By Tony C. Diaz
Umatuna Si Yu’os
Archbishop Michael Byrnes experienced the warm hospitality of the Korean people and the fervent faith of their Catholic community as St. Andrew Kim Catholic Church celebrated its 40th year anniversary and the feast of their patron Sunday, Sept. 17, 2017 in Harmon, Dededo.
Celebrating his first festal Mass at St. Andrew Kim with parochial administrator Father Philip Byeon and other priests, Archbishop Byrnes expressed congratulations and gratitude to the congregation of about 200 people.
“I just want to say how happy I am to be here, to celebrate with you my brothers and sisters this great feast of St. Andrew Kim,” Archbishop Byrnes said during his homily.
“I don’t speak Korean but I certainly admire the testimony that he has given through his faithfulness and through his ability to extend the Gospel to so many people in such a way that others followed him in the same example of martyrdom.”
St. Andrew Kim was the first native Korean to become a priest and pastor. He and St. Paul Chŏng Hasañg were leaders of the Catholic Church in Korea and were among thousands of Catholic Koreans who died as martyrs professing their Christian faith from 1791 to 1866.
“From the earliest days of Christianity, there have been martyrs,” Archbishop said, aided by an interpreter. He explained that the word “martyr” is from the Greek word that means “witness.”
“When Jesus told the apostles, ‘You shall be my witnesses,’ he was giving instructions for all of us,” the archbishop said. “When he said that to the apostles, he meant to every Christian. Every Christian is to be a witness to Jesus.”
“And the event that Christians testify to is the resurrection of Jesus,” Archbishop Byrnes said. “That is the key event of the Christian faith.”
Saints such as St. Andrew Kim were willing to die while being devoted witnesses of Christ.
During the Mass for the canonization of Korean martyrs on May 6, 1984, then Pope John Paul II said this of St. Andrew Kim: “Yearning for an ever greater share in the Christian faith, your ancestors sent one of their own in 1784 to Peking, where he was baptized. From this good seed was born the first Christian community in Korea, a community unique in the history of the Church by reason of the fact that it was founded entirely by lay people.
“This fledgling Church, so young and yet so strong in faith, withstood wave after wave of fierce persecution,” now St. John Paul the Great said.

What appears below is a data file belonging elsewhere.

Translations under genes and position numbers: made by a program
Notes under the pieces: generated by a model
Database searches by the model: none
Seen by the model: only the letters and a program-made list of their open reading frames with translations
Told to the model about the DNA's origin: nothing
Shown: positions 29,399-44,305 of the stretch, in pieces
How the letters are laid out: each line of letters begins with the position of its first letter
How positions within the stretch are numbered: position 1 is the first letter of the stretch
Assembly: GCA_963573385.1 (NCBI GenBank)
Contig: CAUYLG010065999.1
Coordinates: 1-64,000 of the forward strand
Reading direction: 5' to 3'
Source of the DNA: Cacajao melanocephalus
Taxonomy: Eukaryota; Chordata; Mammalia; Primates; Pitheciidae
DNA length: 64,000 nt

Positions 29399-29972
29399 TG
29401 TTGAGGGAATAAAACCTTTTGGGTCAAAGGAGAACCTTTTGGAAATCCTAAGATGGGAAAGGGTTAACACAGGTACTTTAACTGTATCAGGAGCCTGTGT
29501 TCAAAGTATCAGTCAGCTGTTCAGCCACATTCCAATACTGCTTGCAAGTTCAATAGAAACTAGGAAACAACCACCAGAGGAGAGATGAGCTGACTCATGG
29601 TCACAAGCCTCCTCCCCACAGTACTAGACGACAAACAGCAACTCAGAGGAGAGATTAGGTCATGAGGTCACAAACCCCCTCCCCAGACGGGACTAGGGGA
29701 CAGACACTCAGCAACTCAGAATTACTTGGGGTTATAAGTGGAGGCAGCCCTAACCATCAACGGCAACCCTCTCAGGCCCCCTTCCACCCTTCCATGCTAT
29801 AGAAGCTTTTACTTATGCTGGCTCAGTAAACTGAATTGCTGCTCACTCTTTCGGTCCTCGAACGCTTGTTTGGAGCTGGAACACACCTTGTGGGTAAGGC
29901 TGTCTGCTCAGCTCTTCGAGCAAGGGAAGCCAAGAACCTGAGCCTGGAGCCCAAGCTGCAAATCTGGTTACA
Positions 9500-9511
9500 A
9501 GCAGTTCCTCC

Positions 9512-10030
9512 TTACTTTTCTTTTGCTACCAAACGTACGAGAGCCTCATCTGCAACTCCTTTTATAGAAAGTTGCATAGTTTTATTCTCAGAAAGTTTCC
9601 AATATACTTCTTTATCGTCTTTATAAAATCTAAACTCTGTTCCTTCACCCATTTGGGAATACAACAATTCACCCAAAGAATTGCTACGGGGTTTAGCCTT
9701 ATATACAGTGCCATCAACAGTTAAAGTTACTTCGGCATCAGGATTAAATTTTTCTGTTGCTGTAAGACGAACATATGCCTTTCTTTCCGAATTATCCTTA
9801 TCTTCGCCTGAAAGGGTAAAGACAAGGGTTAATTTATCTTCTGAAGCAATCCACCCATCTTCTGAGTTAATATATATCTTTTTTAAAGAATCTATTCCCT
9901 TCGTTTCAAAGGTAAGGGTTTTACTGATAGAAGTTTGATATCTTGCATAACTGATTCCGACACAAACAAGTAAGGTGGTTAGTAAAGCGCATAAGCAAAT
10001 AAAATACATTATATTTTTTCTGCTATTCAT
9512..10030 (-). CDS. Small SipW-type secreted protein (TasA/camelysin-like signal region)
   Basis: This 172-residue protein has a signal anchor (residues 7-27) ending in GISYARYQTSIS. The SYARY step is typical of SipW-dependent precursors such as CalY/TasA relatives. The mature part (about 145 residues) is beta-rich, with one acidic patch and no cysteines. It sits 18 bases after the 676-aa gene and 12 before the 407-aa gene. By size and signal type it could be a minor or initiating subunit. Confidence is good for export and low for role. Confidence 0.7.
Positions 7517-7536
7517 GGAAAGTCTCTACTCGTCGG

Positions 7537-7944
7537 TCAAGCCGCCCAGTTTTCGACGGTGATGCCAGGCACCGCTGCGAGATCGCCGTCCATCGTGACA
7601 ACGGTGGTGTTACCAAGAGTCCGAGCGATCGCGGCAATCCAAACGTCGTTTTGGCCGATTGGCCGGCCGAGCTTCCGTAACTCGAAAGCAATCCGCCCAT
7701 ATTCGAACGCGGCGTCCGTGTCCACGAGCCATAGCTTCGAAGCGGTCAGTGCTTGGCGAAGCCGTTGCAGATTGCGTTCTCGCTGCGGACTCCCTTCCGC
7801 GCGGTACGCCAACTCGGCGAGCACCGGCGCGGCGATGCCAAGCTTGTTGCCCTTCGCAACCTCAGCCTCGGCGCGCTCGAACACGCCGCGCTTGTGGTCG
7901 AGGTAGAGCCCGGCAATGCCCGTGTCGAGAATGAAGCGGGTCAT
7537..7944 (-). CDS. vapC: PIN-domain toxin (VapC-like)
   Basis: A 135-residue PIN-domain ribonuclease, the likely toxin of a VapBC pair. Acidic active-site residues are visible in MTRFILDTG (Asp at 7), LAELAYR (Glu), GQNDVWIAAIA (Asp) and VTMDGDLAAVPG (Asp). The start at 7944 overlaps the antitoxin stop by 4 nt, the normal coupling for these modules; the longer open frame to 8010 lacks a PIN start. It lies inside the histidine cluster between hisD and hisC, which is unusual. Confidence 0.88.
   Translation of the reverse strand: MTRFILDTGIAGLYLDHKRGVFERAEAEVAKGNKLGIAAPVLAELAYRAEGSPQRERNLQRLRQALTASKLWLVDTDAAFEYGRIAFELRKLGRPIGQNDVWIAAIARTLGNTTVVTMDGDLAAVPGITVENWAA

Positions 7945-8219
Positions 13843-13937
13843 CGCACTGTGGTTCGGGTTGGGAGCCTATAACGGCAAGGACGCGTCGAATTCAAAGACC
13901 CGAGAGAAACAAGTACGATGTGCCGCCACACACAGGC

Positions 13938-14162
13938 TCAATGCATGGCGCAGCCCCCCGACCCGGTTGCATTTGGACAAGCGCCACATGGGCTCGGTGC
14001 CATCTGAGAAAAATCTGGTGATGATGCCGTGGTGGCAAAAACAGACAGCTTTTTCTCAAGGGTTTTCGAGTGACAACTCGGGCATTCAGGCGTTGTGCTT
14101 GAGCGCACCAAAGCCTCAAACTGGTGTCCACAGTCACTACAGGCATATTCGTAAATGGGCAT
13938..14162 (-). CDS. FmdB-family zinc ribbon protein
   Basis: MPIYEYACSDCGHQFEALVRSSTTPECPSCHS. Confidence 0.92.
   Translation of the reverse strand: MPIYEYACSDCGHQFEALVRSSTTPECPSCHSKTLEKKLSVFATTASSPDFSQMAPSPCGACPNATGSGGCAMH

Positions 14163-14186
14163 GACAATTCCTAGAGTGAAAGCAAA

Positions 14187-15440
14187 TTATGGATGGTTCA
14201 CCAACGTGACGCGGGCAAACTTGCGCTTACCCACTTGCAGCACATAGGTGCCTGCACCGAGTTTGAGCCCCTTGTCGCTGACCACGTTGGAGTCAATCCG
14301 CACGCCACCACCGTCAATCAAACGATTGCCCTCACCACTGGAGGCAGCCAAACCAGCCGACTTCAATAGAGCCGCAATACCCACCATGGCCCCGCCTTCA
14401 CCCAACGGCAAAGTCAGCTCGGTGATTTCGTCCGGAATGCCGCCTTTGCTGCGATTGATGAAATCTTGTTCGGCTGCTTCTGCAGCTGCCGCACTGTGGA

“Thus, in less than a century, it could already boast of some ten thousand martyrs. The years 1791, 1801, 1827, 1839, 1846 and 1866 are forever signed with the holy blood of your Martyrs and engraved in your hearts,” St. John Paul said.
Denying the ways of the secular world for the teachings and laws of Christ, Archbishop Byrnes explained how many of the early Christians were considered rebels and therefore dangerous.
“In the days of the Apostles, when they were brought to their deaths, it was because they proclaimed Jesus to be their king, not Caesar. They were convicted essentially on the charge of treason, that they owed their allegiance, first of all, to Jesus and only secondarily to Caesar.”
“Christians follow fundamentally, the law of love, the law of Christian love,” the archbishop said. “Love that denies oneself for the sake of giving to another.”
The archbishop closed with a question for everyone to think about:
“If it were illegal here on Guam for you to be a Christian, would there be enough evidence to convict you of that crime?”
Archbishop Byrnes let that thought sink in and closed his homily saying, “May St. Andrew Kim pray for us.”
A beautiful colored portrait of St. Andrew Kim sat below the altar surrounded by colorful flowers. After the Mass, Archbishop Byrnes, Father Philip, guest priests Fr. John Daesung Kim (visiting priest from Korea) and Fr. Dan Bien (pastor of Santa Barbara Church), Deacon Dominic Kim and the congregation participated in a procession after Mass and then enjoyed a wonderful meal at the social hall.
The church community of St. Andrew Kim was established 40 years ago in 1977 with 11 Korean Catholics first gathering and attending Mass at St. Anthony Catholic Church in Tamuning with the late Father James Che helping to nurture them pastorally.